ALBUQUERQUE, N.M. — For nearly a decade, Nick Wheeler was hesitant to make the move to Los Angeles. The Oklahoma native and guitarist of rock band All-American Rejects just couldn’t commit to such a thing. But a couple years ago, he made the move.
“It was mostly for a girl,” he says during a recent phone interview from LA. “That didn’t last, but I ended up falling in love with my apartment and my neighborhood. So it all worked out.”
The All-American Rejects are one of a handful of bands from the early 2000s that have been able to remain in the spotlight for nearly a decade – and it’s all been done without drama.
“We’ve pretty much grown up all together and are best friends,” he says. “We’ve also never really changed anything about the way we work. It’s been the same since day one. Tyson (Ritter) and I are the ones who write all of the songs.”
When it comes to writing the album, Wheeler says he and Ritter took a trip and holed up in a cabin. Other band members Mike Kennerty and Chris Gaylor joined in on the songs when the band entered the studio.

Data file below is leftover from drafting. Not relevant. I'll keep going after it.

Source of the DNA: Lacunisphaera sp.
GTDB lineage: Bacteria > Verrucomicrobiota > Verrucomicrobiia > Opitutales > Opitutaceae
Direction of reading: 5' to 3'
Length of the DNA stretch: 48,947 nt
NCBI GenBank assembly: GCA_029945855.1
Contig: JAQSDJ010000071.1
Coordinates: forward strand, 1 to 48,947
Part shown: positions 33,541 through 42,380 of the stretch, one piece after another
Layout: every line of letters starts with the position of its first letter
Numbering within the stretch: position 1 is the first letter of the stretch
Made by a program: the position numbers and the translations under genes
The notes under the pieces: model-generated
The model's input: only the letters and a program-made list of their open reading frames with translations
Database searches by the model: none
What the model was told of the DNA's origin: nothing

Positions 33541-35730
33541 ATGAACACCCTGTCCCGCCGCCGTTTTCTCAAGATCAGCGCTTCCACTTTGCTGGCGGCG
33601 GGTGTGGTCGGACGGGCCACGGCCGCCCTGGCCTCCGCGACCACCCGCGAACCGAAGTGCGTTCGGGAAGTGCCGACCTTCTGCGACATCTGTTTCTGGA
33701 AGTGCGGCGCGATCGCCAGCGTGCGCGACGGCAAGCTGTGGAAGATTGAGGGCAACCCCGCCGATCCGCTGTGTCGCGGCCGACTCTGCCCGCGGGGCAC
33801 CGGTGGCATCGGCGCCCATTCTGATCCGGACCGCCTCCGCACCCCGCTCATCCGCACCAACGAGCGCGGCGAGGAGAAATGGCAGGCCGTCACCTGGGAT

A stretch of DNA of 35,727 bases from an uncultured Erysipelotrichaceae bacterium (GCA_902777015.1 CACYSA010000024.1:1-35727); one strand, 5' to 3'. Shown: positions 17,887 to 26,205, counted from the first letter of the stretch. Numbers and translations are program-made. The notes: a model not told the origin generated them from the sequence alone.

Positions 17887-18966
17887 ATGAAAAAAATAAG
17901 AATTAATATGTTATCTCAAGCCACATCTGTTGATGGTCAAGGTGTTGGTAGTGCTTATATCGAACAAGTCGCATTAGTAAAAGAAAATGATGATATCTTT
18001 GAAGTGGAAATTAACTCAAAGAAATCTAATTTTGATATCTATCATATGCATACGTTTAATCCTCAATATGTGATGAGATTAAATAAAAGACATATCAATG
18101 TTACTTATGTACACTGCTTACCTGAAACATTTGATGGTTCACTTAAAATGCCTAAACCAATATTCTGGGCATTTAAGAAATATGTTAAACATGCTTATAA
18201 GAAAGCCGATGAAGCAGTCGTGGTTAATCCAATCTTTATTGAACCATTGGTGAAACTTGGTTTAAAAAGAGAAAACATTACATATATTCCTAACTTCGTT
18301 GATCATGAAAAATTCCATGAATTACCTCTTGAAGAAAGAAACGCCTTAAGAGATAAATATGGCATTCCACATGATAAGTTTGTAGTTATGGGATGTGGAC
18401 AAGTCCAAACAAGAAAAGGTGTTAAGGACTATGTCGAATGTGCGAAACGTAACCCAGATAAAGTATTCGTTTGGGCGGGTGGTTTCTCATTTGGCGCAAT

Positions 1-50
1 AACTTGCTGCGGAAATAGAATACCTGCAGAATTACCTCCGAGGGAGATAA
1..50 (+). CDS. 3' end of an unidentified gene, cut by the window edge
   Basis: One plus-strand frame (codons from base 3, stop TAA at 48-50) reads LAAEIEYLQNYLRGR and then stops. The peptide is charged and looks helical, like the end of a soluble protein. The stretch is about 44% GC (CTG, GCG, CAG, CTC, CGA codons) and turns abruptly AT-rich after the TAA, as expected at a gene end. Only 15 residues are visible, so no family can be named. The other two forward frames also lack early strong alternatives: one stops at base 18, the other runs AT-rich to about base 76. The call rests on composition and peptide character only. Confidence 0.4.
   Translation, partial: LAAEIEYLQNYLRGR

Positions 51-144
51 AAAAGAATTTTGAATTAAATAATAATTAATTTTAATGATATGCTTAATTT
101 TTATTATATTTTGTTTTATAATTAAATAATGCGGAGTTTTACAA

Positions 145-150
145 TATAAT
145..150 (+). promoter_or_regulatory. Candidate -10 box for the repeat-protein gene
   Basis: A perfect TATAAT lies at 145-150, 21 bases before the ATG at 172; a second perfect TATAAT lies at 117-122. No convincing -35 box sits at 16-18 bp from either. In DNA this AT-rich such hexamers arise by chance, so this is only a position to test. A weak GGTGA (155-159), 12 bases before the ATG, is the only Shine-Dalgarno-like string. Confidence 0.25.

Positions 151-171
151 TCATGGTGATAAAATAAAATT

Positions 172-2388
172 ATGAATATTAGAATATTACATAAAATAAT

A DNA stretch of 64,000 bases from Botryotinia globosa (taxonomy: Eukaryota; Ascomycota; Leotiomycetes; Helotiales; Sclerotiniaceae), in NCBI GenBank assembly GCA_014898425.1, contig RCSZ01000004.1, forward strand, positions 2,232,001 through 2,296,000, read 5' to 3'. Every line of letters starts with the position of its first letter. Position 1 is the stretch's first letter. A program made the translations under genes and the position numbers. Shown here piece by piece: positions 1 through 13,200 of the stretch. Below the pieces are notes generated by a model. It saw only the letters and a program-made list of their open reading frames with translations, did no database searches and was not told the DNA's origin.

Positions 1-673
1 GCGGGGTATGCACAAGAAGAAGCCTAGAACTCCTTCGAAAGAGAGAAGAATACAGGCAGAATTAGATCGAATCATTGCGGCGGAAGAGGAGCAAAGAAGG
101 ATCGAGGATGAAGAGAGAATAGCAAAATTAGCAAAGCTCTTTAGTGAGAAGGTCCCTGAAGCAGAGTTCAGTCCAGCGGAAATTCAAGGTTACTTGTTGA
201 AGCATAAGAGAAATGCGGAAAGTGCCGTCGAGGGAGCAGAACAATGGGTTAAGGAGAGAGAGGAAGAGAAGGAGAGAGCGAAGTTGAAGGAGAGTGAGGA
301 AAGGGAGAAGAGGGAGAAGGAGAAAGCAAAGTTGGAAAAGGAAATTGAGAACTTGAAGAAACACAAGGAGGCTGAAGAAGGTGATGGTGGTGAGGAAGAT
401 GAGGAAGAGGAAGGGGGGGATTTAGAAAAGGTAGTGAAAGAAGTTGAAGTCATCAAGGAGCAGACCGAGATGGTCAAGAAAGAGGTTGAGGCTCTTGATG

“We’ve done it this way since high school. But in school we had time to write because we weren’t popular,” he explains. “When Ty and I get together to write, it just makes sense and the songs flow out of us. It’s a great working relationship that we have.”
After nearly two years of working on material, the quartet released their fourth album, “Kids in the Street,” on March 26.
The album’s lead track, “Beekeeper’s Daughter,” has been a staple on modern rock charts.
“This album is a defining moment for the band,” he says. “We’ve tried to create a different sound without abandoning how we work. For the first time, we’ve also rented a rehearsal space and are arranging the songs for the live show. We’re just taking our time in making it right.”
In a short time, the All-American Rejects have had numerous radio hits. From their first single, “Swing, Swing,” to 2009’s “Gives You Hell,” the band has been a force on the singles charts. But none of that gets to their heads.
“We’ve been fortunate to be able to be at it this long,” he says. “A lot of bands that we came up with are no longer around. I think we’re still together because all four of us still really enjoy what we’re doing.”
Wheeler says this tour marks the band’s first headlining tour in nearly two years and they are looking forward to being the highlight of the night.
“We now have enough material to make a really good set,” he says. “What’s really cool about our fans is that they have grown up with us. We’ve all been in this together and we are still finding new fans. It’s just a great time for us because we feel stronger than ever.”
With A Rocket to the Moon
WHEN: 8 p.m. Monday, April 2
WHERE: Sunshine Theater, 120 W. Central
HOW MUCH: $22 at www.holdmyticket.com or 886-1251